Slipping away was simple. The school, a bleak institu- tional building, stands on a few acres on the north-east out- skirts of Kenora. For the 150 boys and girls, there are only six supervisors. At that time, the staff were all new and still trying to match names to faces. (That same day, nine other children ran away. All were brought back within twenty-four hours.) As soon as they were clear of the school, the three hit that strange running walk with which young Indian boys can cover ten miles in an hour. They circled the Kenora airfield and struck out north through the bush over a "secret trail" that children at the school like to use. The boys were heading for Redditt, a desolate railroad stop on the C.N.R. line, twenty miles north of Kenora and thirty miles east of the Manitoba border. Because Charlie wasn't as strong as the others, they had to wait often while he rested and regained his strength. It was on the last part of this walk, probably by the tracks, that Charlie picked up a C.N.R. schedule with a route map in it. In the following days of loneliness, that map was to become the focus of his longing to get back to his father. But in reality
Why did Charlie Wenjack Die? By Ian Adams Page 5 of 18 the map would never be more than a symbol, because Charlie didn't know enough English to read it. It was late at night when the three boys got to Redditt; it had taken them more than eight hours. They went to the house of a white man the MacDonald brothers knew as "Mister Benson." Benson took the exhausted boys in, gave them something to eat, and let them sleep that night on the floor. Early the next morning, the boys walked another half mile to the cabin of Charles Kelly. The MacDonald boys are orphans -- their parents were killed in a train accident in 1965. Kelly is their uncle and favourite relative. Kelly is a small man in his fifties. When he talks, he has a nervous habit of raking his fingers through his grey, shoulder-length hair. Like most of the Indians in the area, he leads a hard life and is often desperately hungry. It's obvious he cares about his nephews. "I told the boys they would have to go back to school. They said if I sent them back they would run away again. I didn't know what to do. They won't stay at school. I couldn't let them run around in the bush. So I let them stay. It was a terrible mistake." That same morning, Charlie's best friend, Eddie Cameron, showed up at the Kelly cabin. He, too, had run away from the school. Eddie is also one of Kelly's nephews. This gathering of relations subtly put Charlie Wenjack out in the cold. The Kellys had two teenage daughters to feed in addition to their nephews, and Kelly, who survives on a marginal income from welfare and trapping, probably began to wonder exactly what his responsibility to Charlie was. He said later that he and his wife, Clara, would refer to Charlie as "the stranger." The Kellys also had no idea where Charlie's reserve was or how to get there.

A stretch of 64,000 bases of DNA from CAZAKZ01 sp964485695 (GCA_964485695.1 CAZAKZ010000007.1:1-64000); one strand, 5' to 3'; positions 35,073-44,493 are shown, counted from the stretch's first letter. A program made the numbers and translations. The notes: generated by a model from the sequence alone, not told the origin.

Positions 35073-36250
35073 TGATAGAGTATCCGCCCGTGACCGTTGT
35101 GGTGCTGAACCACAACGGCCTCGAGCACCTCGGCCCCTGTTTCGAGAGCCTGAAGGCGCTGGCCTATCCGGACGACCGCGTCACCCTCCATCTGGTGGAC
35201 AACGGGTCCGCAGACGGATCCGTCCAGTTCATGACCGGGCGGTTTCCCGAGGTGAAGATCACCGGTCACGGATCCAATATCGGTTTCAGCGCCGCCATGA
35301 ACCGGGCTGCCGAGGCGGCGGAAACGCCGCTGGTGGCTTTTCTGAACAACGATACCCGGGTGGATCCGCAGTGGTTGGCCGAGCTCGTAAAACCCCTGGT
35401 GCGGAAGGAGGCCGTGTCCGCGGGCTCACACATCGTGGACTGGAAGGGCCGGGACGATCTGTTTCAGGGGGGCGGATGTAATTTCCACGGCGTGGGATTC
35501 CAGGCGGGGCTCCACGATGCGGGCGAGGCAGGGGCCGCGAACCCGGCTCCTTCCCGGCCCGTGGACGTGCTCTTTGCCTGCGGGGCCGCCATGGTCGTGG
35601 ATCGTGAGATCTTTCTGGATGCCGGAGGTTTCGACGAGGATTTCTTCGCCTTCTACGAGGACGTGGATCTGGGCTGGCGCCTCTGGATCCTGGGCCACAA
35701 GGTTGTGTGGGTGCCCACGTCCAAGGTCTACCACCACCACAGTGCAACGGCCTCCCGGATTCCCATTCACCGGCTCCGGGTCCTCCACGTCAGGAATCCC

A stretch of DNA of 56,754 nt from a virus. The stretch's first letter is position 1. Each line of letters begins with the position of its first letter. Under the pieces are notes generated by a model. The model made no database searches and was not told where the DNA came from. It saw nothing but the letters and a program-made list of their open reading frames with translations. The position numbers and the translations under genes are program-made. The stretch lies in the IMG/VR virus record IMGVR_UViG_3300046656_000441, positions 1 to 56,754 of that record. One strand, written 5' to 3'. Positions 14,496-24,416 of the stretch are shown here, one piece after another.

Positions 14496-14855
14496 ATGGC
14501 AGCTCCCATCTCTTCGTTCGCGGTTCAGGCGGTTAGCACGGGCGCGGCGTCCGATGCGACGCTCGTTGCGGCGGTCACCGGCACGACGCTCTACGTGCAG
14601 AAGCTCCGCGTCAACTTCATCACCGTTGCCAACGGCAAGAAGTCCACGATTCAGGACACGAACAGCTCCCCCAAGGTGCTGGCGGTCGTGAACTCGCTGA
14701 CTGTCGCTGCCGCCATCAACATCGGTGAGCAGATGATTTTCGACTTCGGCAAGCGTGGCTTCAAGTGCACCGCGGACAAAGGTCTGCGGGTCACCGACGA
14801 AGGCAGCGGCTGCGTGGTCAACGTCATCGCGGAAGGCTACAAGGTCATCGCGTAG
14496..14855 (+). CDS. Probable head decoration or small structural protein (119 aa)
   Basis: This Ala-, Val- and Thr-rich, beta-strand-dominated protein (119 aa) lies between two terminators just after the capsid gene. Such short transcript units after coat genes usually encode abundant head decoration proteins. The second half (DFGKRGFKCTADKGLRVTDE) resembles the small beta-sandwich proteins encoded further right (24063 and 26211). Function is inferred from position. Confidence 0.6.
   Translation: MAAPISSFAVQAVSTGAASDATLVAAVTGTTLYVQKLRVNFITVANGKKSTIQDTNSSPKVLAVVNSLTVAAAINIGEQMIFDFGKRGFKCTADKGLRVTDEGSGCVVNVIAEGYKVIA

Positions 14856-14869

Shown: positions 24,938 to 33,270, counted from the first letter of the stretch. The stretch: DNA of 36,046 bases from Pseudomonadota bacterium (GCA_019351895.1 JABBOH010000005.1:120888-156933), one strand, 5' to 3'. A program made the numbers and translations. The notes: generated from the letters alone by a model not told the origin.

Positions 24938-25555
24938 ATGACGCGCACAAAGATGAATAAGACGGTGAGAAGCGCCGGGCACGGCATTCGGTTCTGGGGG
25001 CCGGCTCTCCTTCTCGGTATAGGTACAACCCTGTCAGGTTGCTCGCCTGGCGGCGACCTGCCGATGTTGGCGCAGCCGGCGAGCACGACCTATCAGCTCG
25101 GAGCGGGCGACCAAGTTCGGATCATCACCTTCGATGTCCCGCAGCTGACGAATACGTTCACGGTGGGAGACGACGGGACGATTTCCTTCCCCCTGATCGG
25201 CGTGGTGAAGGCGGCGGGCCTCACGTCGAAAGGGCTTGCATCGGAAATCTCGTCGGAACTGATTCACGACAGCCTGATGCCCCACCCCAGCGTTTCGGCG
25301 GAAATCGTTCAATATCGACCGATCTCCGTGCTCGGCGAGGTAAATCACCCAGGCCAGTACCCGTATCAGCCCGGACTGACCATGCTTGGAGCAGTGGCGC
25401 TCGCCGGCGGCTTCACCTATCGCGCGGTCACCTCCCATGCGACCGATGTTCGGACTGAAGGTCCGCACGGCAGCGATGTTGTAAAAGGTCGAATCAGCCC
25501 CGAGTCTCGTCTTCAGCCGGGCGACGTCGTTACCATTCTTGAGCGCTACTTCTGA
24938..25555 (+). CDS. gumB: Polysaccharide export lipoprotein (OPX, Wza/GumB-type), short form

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- Fall '19
- First Nations, Charlie, Canadian Indian residential school system